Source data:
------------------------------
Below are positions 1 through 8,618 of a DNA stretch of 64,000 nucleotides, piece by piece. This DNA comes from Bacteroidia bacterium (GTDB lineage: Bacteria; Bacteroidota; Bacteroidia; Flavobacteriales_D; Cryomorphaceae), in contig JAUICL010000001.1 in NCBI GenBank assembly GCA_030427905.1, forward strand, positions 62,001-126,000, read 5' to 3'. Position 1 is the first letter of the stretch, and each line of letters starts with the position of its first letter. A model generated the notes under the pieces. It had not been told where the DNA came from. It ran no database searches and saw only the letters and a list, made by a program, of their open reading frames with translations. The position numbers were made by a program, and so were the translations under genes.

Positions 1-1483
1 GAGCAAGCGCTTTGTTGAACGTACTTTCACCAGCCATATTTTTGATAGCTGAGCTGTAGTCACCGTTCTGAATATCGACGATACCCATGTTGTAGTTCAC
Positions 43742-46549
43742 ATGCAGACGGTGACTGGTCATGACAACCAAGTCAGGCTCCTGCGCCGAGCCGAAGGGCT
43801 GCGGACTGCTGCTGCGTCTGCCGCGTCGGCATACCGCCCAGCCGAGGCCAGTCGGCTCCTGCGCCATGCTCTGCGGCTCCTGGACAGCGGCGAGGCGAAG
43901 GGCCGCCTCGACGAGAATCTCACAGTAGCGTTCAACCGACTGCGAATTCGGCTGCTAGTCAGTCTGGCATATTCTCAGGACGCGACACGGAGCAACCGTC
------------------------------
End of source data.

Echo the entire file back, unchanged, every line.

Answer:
Below are positions 1 through 8,618 of a DNA stretch of 64,000 nucleotides, piece by piece. This DNA comes from Bacteroidia bacterium (GTDB lineage: Bacteria; Bacteroidota; Bacteroidia; Flavobacteriales_D; Cryomorphaceae), in contig JAUICL010000001.1 in NCBI GenBank assembly GCA_030427905.1, forward strand, positions 62,001-126,000, read 5' to 3'. Position 1 is the first letter of the stretch, and each line of letters starts with the position of its first letter. A model generated the notes under the pieces. It had not been told where the DNA came from. It ran no database searches and saw only the letters and a list, made by a program, of their open reading frames with translations. The position numbers were made by a program, and so were the translations under genes.

Positions 1-1483
1 GAGCAAGCGCTTTGTTGAACGTACTTTCACCAGCCATATTTTTGATAGCTGAGCTGTAGTCACCGTTCTGAATATCGACGATACCCATGTTGTAGTTCAC
Positions 43742-46549
43742 ATGCAGACGGTGACTGGTCATGACAACCAAGTCAGGCTCCTGCGCCGAGCCGAAGGGCT
43801 GCGGACTGCTGCTGCGTCTGCCGCGTCGGCATACCGCCCAGCCGAGGCCAGTCGGCTCCTGCGCCATGCTCTGCGGCTCCTGGACAGCGGCGAGGCGAAG
43901 GGCCGCCTCGACGAGAATCTCACAGTAGCGTTCAACCGACTGCGAATTCGGCTGCTAGTCAGTCTGGCATATTCTCAGGACGCGACACGGAGCAACCGTC